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Medway council keeps lid on dirty restaurants

Medway Council has continued to refuse to reveal which food businesses failed to meet hygiene standards.

dirty restaurant
dirty restaurant

The council rejected a request from the Medway Messenger under the Freedom of Information Act to name the 53 premises told to improve after more than 700 visits by inspectors.

It said the adverse commercial damage outweighed the public interest and said legal proceedings were being considered against some of the operations.

The Messenger put in the request after a report in January revealed that dozens of premises were below hygiene standards.

The environmental health team had forced two general stores to close down after it took the owners to court, nine businesses went into short-term voluntary closure and a further 42 improvement notices were given out.

But people in Medway are the only ones in Kent who do not know which local establishments have failing hygiene standards.

Last year, every other authority in the county published the results of their inspections online, under the Food Hygiene Rating Scheme. Medway is among the last few authorities in the country to adopt the national scheme this year.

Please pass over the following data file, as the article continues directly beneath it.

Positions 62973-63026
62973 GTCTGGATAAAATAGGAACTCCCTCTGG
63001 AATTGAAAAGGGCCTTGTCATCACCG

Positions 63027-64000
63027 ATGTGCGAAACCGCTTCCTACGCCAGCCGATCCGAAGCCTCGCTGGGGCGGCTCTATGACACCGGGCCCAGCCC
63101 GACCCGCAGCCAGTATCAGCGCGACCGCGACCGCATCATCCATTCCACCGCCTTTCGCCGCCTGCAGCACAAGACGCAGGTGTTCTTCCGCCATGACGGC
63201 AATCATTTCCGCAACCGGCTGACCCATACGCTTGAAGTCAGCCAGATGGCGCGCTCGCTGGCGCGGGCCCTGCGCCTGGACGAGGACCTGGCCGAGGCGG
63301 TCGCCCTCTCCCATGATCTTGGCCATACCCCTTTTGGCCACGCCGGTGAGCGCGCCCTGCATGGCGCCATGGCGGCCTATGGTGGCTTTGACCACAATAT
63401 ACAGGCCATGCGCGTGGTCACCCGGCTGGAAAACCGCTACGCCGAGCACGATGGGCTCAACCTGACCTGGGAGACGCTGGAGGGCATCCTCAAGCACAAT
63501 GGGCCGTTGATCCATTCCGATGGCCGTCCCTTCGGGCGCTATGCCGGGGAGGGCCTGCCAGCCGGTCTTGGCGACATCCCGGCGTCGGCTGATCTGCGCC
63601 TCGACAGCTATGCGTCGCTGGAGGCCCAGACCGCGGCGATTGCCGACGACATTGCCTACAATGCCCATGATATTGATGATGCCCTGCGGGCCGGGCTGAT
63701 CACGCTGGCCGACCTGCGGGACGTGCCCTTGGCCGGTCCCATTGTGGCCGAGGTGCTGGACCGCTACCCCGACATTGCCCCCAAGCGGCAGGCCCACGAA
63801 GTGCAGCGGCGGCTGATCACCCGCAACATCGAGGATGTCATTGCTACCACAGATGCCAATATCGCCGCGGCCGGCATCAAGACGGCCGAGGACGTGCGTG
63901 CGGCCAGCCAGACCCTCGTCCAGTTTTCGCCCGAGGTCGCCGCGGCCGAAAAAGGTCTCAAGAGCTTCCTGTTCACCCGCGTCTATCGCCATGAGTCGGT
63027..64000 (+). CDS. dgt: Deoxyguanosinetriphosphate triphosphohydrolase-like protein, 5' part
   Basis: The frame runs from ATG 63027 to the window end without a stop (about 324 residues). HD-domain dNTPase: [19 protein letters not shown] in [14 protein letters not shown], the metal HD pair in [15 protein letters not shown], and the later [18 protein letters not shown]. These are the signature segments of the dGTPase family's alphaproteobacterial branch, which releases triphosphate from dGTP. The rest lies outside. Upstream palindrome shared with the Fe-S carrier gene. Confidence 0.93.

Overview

It gives establishments a grade between zero to five, with the latter meaning its cleanliness is excellent. It came into force across the Towns last month and the results of all future inspections will be published online – even if improvement notices have been handed out. So far, 38 inspections have been published. Of these, 29 received the highest rating of five, while two received the second lowest mark of one.

Both Marlow Park Convenience Store, in Wells Road, Strood, and The Real China, in Leviathan Way, Chatham Maritime, were told "major improvement" was necessary. But despite now naming food premises, the council still refused to publish last year’s results.

A spokesman said it would not release the information because it would "cause adverse and disproportionate commercial damage, and outweighs the public interest".

It also refused on the grounds that disclosure would prejudice any criminal proceedings the council "could" conduct.

But the authority did release pictures showing the types of places they were protecting - it included a filthy kitchen and a picture of chocolate, that had been nibbled by mice.

The Messenger is likely to appeal against the Freedom of Information request refusal.

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